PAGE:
Former Secretary of Defense James Mattis laid the blame for the January 6 attack squarely at the feet of Trump himself: “Today’s violent assault on our Capitol, and effort to subjugate American democracy by mob rule, was fomented by Mr. Trump. His use of the Presidency to destroy trust in our election and to poison our respect for fellow citizens has been enabled by pseudo political leaders whose names will live in infamy as profiles in cowardice.”
The attempted coup drew condemnation from all but the radical Trump supporters in government. Former President George W. Bush issued a statement “on insurrection at the Capitol,” saying “it is a sickening and heartbreaking sight.” “I am appalled by the reckless behavior of some political leaders since the election,” he said, and accused such leaders of enflaming the rioters with lies and false hopes. Senator Mitt Romney (R-UT) was more direct: “What happened here today was an insurrection incited by the President of the United States.”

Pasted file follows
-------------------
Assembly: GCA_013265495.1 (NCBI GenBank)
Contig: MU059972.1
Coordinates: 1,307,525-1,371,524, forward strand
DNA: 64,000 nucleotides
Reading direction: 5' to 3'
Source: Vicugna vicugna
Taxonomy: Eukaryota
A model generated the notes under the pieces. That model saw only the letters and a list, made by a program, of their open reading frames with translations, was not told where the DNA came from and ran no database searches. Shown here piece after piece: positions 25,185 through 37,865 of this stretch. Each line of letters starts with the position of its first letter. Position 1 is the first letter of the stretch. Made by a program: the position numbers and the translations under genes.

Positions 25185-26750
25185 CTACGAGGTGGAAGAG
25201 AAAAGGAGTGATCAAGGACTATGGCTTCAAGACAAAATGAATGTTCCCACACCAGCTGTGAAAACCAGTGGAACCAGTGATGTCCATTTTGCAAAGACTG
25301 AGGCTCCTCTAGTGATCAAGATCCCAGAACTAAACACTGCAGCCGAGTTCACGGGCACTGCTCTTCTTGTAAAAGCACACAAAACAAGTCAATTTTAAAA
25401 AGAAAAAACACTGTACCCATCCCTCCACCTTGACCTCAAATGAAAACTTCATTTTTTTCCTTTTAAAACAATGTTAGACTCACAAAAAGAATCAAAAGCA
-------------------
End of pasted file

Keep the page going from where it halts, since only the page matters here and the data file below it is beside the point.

Calls circulated across the country for Trump’s removal through the 25th amendment, impeachment, or resignation. The Democrats on the House Judiciary Committee have joined the chorus, writing to Pence urging him to invoke the 25th. Angry at Trump’s sabotaging of the Georgia elections in addition to the attack on our democracy, prominent Republicans are rumored to be doing the same.
At 8:00 p.m., heavily armed guards escorted the lawmakers back to the Capitol, thoroughly scrubbed by janitors, where the senators and representatives resumed their counting of the certified votes. The events of the afternoon had broken some of the Republicans away from their determination to challenge the votes. Fourteen Republican senators had announced they would object to counting the certified votes from Arizona; in the evening count the number dropped to six: Cruz (R-TX), Hawley (R-MO), Cindy Hyde-Smith (R-MS), John Kennedy (R-LA), Roger Marshall (R-KS), and Tommy Tuberville (R-AL).
In the House, 121 Republicans, more than half the Republican caucus, voted to throw out Biden’s electors from Arizona. As in the Senate, they lost when 303 Representatives voted in favor.
Six senators and more than half of the House Republicans backed an attempt to overthrow our government, in favor of a man caught on tape just four days ago trying to strong-arm a state election official into falsifying the election results.
The Confederate flag flew in the United States Capitol on January 6.